14. Drotar, D. (1995). Consulting with pediatricians: Psychological perspectives. New York: Plenum Press.Google Scholar
  15. Grant, A. J., & Bowe, F. G. (1995). Getting the most from federal information sources. In R. M. Eckstein (Ed.) (pp. 140–149), Coral Gables, FL: Research Grant Guides Inc.Google Scholar
  16. Grant, G. E. (1997). Memo to Direction Offices of Sponsored Programs-Office of Policy for Research Administration, NIH.Google Scholar
  17. Herek, R. (1995). Developing a theoretical framework and rationale for a research proposal. In W. Pequegnat & E. Stover (Eds.), How to write a successful research grant application: A guide for social and behavioral scientists (pp. 85–92). New York: Plenum Press.Google Scholar
  18. Kraemer, H. C., & Thiemann, S. (1987). How many subjects? Statistical power analysis in research. Newbury Park, CA: Sage.Google Scholar
  19. Levitan, T. (1998). (personal communication).Google Scholar
  20. Locke, L. F., Spirduso, W. W., & Silverman, S. J. (1987). Proposals that work. A guide for planning dissertations and grant proposals. Newbury Park, CA: Sage.Google Scholar
  21. Lorion, R. P. (1995). Grantsmanship: A view from inside and out. In W. Pequegnat & E. Stover (Eds.), How to write a successful research grant application: A guide for social and behavioral scientists (pp. 39–46). New York: Plenum Press.Google Scholar
  22. Lyman, W. (1995). Reading between the lines of your summary statement. In W. Pequegnat & E. Stover (Eds.), How to write a successful research grant application: A guide for social and behavioral scientists (pp. 73–77). New York: Plenum Press.Google Scholar
  23. Matthews, K. A. (1997) What do NIH councils do? The Health Psychologist, 1910.Google Scholar
  24. McGinnis, J. M., & Foege, W. H. (1993). Accidental causes of death in the United States. Journal of American Medical Association, 271, 2207–2212.CrossRefGoogle Scholar
  25. Mucha, F. (1995). Developing a budget and financial justification. In W. Pequegnat & E. Stover (Eds.), How to write a successful research grant application: A guide for social and behavioral scientists (pp. 161–170). New York: Plenum Press.Google Scholar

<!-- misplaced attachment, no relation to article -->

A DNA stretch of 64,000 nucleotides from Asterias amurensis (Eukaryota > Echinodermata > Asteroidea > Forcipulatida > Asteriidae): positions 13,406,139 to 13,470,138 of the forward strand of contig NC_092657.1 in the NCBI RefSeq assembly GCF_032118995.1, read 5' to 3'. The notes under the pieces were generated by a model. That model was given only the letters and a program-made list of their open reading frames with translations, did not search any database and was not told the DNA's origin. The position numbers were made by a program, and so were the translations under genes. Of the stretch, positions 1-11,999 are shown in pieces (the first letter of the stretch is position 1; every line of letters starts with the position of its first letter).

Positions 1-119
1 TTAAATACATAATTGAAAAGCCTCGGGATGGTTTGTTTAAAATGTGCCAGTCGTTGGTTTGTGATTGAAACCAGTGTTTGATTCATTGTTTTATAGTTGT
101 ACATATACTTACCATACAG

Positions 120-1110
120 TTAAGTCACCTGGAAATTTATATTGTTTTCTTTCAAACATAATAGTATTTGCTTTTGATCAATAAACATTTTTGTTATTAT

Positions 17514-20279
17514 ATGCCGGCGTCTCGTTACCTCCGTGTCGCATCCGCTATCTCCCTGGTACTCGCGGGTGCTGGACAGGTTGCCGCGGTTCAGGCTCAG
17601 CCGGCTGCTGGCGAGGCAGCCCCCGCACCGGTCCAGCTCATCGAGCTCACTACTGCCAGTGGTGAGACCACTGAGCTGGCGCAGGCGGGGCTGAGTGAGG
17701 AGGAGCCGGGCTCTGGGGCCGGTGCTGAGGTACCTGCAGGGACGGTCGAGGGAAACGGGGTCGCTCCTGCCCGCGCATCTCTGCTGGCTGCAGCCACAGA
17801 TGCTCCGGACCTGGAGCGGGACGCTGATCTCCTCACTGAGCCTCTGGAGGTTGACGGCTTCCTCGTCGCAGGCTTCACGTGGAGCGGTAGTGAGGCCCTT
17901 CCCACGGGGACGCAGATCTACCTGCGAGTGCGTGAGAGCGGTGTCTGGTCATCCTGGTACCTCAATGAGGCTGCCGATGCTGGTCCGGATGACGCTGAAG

26. National Institutes of Health, Division of Research Grants. (1984). Preparing a grant application to the National Institutes of Health. Selected articles. Bethesda, MD: Author.Google Scholar
  27. National Institutes of Health. (1990). Helpful hints on preparing a research grant application to the NIH. Bethesda, MD: Author.Google Scholar
  28. National Institutes of Health. (1998). Guidelines on the inclusion of children as participants in research involving human subjects. Medical Research Funding Bulletin, April 10,17–18.Google Scholar
  29. Ogden, T. E. (1991). Research proposals: A guide to success. New York: Raven Press.Google Scholar
  30. Pincus, H. A. (1995). (Ed.), Research funding and resource manual: Mental health and addictive disorders. Washington, DC: American Psychiatric Association.Google Scholar
  31. Taylor, H. G. (1995). Developing the data analytic plan. In W. Pequegnat & E. Stover (Eds.). How to write a successful research grant application: A guide for social and behavioral scientists (pp. 153–160). New York: Plenum Press.Google Scholar
  32. Walders, N., Tanielian, T. L., & Pincus, H. A. (1999). Getting funded for research. In J. Kaye, E. Silberman, and & L. Pessar (Eds.), Handbook of psychiatric education and faculty development (pp. 190–214). Washington, DC: American Psychiatric Press.Google Scholar
  33. West, M. A. (1997). Grant-writing: A guide approval and funding. Current Surgery, 54,118–123.Google Scholar

Copyright information

© Springer Science+Business Media New York 2000

Authors and Affiliations

  • Dennis Drotar
    • 1
  1. 1.Department of PediatricsRainbow Babies and Children’s HospitalClevelandUSA

Personalised recommendations